The Federal Communications Commission confirmed to eWEEK that it is looking into whether Google's Street View WiFi data collection broke U.S. communications laws.
The Federal Communications Commission is mulling whether Google broke the
law when its Street View cars captured users' e-mail and passwords in more than
in May that cars that patrol the earth to take images
for the Street View Google Maps feature had collected 600 gigabytes of user
data from unencrypted wireless networks.
However, the company admitted Oct. 23 that, while it originally claimed the
data collected comprised only fragments, whole e-mails, passwords and URLs were,
in fact, collected.
This made it easier for the FCC, which normally does not disclose
information about investigations, to cop to its scrutiny of Google, the agency
"In light of their [Google's] public disclosure, we can now confirm
that the Enforcement Bureau is looking into whether these actions violate the
Communications Act," said Michele Ellison, Enforcement Bureau Chief of the
FCC. "As the agency charged with overseeing the public airwaves, we are
committed to ensuring that the consumers affected by this breach of privacy
receive a full and fair accounting."
The Wall Street Journal said
the FCC opened an investigation into Street View after
fielding a complaint from the Electronic
Center asking it to investigate
whether Google violated federal law that prevents electronic eavesdropping.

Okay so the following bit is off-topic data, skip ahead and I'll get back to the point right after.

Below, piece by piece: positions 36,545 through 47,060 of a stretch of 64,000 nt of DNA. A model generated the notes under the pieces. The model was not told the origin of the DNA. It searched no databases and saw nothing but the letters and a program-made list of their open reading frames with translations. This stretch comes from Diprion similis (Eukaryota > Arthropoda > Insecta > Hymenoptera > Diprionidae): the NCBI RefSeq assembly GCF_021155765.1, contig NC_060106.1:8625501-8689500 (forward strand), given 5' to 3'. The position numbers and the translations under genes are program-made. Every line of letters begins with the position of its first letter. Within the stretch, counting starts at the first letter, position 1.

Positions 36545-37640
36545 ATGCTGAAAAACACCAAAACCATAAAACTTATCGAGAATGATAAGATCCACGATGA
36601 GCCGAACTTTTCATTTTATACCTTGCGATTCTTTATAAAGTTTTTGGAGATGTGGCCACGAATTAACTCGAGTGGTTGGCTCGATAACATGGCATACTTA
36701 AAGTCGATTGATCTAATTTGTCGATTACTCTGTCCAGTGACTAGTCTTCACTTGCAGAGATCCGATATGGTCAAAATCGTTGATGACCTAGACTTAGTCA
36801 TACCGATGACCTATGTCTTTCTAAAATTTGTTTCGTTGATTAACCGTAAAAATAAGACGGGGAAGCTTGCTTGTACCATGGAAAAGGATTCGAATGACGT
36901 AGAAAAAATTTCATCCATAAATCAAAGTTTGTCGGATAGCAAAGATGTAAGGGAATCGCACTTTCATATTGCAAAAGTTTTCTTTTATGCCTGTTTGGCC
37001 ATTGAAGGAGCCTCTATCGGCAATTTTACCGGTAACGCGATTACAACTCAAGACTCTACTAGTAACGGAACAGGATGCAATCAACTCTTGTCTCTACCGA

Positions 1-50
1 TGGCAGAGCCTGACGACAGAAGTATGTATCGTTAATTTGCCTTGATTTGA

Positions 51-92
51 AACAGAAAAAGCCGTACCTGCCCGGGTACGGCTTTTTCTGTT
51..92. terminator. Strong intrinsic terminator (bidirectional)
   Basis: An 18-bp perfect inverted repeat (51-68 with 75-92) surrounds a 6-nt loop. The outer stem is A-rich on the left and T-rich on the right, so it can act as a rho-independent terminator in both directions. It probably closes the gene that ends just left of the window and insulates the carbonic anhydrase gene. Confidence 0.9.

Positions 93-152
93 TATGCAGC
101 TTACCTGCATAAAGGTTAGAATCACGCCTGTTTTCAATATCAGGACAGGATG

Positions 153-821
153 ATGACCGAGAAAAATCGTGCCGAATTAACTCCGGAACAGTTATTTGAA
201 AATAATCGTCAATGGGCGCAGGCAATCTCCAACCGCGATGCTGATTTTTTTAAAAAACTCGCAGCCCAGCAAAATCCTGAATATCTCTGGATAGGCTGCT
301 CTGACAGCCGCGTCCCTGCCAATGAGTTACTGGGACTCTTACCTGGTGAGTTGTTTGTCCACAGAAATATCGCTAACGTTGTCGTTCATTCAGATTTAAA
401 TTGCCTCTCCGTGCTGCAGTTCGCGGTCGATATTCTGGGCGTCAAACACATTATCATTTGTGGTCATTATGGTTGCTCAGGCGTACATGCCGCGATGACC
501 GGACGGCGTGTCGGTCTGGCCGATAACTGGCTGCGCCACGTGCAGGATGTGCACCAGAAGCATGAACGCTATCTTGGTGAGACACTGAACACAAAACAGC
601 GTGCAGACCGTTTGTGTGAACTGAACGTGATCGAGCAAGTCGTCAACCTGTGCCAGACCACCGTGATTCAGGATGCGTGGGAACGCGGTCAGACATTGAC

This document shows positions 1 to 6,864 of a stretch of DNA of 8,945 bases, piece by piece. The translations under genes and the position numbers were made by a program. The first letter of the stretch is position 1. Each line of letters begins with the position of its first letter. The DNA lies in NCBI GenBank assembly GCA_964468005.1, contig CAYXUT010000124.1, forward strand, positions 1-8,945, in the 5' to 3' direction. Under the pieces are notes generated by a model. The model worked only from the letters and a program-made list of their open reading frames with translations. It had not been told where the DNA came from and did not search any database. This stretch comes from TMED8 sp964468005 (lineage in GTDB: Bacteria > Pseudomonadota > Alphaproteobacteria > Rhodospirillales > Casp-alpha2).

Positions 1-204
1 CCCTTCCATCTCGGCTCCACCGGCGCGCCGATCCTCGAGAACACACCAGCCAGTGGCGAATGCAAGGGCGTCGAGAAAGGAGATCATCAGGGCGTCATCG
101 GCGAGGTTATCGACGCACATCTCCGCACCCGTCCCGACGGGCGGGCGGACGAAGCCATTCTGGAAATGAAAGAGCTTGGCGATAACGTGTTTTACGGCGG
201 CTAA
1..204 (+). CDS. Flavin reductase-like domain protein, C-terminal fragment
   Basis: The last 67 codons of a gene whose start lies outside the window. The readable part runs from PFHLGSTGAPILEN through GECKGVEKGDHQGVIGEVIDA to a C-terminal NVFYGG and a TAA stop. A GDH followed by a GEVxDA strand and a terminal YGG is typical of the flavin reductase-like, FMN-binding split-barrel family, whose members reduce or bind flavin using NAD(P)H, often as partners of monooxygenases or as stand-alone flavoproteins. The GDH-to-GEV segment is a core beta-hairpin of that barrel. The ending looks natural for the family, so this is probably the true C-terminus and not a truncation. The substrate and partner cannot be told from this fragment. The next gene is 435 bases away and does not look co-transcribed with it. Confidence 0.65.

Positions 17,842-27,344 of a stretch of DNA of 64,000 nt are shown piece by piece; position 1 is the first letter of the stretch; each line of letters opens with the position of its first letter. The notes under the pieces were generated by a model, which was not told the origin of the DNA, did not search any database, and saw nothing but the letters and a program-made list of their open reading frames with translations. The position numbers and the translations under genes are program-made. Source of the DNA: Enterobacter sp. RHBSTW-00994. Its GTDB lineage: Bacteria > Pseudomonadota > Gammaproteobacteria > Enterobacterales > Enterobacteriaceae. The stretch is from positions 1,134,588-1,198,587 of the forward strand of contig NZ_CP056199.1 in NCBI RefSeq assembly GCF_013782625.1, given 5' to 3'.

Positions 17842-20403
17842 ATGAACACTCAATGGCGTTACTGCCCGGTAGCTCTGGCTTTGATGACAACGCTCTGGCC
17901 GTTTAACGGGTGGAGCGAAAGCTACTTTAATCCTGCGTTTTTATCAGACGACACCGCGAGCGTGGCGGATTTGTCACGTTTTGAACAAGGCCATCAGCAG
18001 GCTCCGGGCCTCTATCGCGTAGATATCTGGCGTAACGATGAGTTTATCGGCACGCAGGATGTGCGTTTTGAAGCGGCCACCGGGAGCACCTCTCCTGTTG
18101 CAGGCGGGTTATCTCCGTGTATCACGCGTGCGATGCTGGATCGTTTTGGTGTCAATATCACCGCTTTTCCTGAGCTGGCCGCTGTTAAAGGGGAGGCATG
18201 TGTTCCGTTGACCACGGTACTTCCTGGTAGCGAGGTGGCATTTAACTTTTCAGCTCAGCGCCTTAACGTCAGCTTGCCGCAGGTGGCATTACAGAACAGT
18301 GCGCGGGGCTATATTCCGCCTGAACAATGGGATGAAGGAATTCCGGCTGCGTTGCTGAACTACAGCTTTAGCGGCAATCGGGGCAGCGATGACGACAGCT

Still, the FCC's investigation is interesting considering that the Federal
Trade Commission closed its investigation
of the so-called "WiSpy"
incident without fining the company.
The agency was satisfied that Google had installed a privacy director and
ordered intensive data privacy and compliance training.
the U.K. also ceased
their investigations without penalizing Google.
The absolutions came after the search company spent the last several months
apologizing and making nice with privacy authorities.
Asked about the FCC inquiry, a Google spokesperson apologized for the
umpteenth time about the WiSpy gaffe, adding that it was a mistake.
"As we assured the FTC, which has closed its inquiry,
we did not want and have never used the payload data in any of our products and
services. We want to delete the data as soon as possible and will continue to
work with the authorities to determine the best way forward, as well as to
answer their further questions and concerns."